The Art and Craft of Business Reporting

by June 15, 2016

Reynolds Lecture Series at UGA Emphasizes the Need for Compelling Storytelling

The craft of business reporting has evolved over the last three decades, but the challenge of telling compelling stories has remained constant, according to industry lecturers speaking at the University of Georgia.

“At the beginning of my career, the primary role of a business reporter was to help solve the scarcity of information,” said veteran business journalist Marilyn Geewax. “Now, the primary role is to sort through and make sense of the tidal wave of information that is available to our audience.”

Business journalists can change the world

Geewax, a senior business editor for NPR, was one of several invited speakers who discussed the art and craft of business journalism with students in a special topics course on the subject at the Grady College of Journalism and Mass Communication. The spring course and lecture series were funded by a grant from the Reynolds National Center for Business Journalism.

The speakers said an interpretive approach is essential if business journalism is to remain relevant to large audiences in an era of social and mobile media and shortened attention spans.

“Business journalists can change the world with our work,” Geewax said, provided the work is compelling. “I focus on taking data, making it relevant and telling stories that people can understand. We all need good storytellers,” she said.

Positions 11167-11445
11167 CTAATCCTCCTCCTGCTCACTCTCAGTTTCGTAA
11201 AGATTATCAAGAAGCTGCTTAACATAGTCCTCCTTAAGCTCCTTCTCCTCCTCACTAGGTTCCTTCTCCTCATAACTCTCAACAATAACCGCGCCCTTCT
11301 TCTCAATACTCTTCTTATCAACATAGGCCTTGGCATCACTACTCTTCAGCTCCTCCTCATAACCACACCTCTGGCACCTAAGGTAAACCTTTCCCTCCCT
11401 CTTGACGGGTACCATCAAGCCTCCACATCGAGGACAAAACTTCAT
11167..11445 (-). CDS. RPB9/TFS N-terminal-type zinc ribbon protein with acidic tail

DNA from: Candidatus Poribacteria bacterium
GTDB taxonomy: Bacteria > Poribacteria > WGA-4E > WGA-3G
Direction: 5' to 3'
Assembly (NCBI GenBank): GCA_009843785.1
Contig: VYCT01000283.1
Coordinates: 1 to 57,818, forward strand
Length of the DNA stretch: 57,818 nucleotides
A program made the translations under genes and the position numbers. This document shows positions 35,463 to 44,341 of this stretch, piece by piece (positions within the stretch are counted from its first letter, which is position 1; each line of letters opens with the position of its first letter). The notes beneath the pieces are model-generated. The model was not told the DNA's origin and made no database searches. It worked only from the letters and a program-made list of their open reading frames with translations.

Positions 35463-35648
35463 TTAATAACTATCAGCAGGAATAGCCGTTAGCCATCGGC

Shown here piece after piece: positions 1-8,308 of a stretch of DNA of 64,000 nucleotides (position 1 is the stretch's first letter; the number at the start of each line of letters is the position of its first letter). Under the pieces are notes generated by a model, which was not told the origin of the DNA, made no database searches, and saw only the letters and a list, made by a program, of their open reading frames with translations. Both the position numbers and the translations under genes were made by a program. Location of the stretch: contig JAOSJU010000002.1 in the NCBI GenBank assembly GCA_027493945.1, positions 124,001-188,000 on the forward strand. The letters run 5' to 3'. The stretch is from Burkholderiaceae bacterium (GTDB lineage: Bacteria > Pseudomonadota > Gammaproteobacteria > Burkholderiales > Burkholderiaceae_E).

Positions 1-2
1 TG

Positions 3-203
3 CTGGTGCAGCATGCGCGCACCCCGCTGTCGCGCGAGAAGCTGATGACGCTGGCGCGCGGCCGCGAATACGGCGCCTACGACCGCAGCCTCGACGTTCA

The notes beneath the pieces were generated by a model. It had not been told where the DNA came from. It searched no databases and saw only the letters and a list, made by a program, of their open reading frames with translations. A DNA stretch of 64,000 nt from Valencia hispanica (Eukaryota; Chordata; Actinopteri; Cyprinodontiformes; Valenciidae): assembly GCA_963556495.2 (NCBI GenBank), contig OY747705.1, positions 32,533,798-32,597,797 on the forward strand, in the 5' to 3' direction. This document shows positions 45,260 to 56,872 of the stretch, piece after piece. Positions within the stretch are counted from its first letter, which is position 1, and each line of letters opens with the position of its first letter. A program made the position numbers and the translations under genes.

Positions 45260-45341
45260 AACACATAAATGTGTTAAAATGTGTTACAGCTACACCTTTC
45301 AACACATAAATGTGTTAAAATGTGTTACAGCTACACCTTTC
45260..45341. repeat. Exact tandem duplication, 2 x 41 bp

Mark Garrison, a reporter with Marketplace, said business journalists must be willing to “go into the weeds” to understand complex issues thoroughly so that explaining the story becomes second nature. “I’ll go into the weeds as a reporter, but I have to get out of the weeds to take it to the audience,” he said.

Look beyond experts

Garrison encouraged business reporters to look beyond experts in industry and academia “to find real people who can bring stories about research or statistics to life.” He used the example of interviewing a small business owner about hiring plans when recently reporting on the unemployment rate.

“You can find the real people behind the statistics,” Garrison said.

Mandi Woodruff, a personal finance journalist, endorsed using real examples from real people, but said some stories are difficult to source. “Finding sources is probably one of the hardest parts of my job,” she said, calling personal finance “a very delicate beat” because many people are not willing to open up and talk publicly about their money. “It’s finding Sarah Joe from Montana who can’t pay for her mortgage that can be challenging,” said Woodruff, who worked at Yahoo! Finance at the time of her remarks, but recently became executive editor for Magnify Money.

Woodruff said she relies on social media to develop story sources. “I’m constantly talking with friends about potential stories on Facebook and post all of my stories so they can see, and maybe feel comfortable about sharing a similar financial story,” said Woodruff. After finding the right example, Woodruff said she often has to make a personal appeal. “If you explain how this story is going to help the greater good, people are more inclined to open up to you,” she said.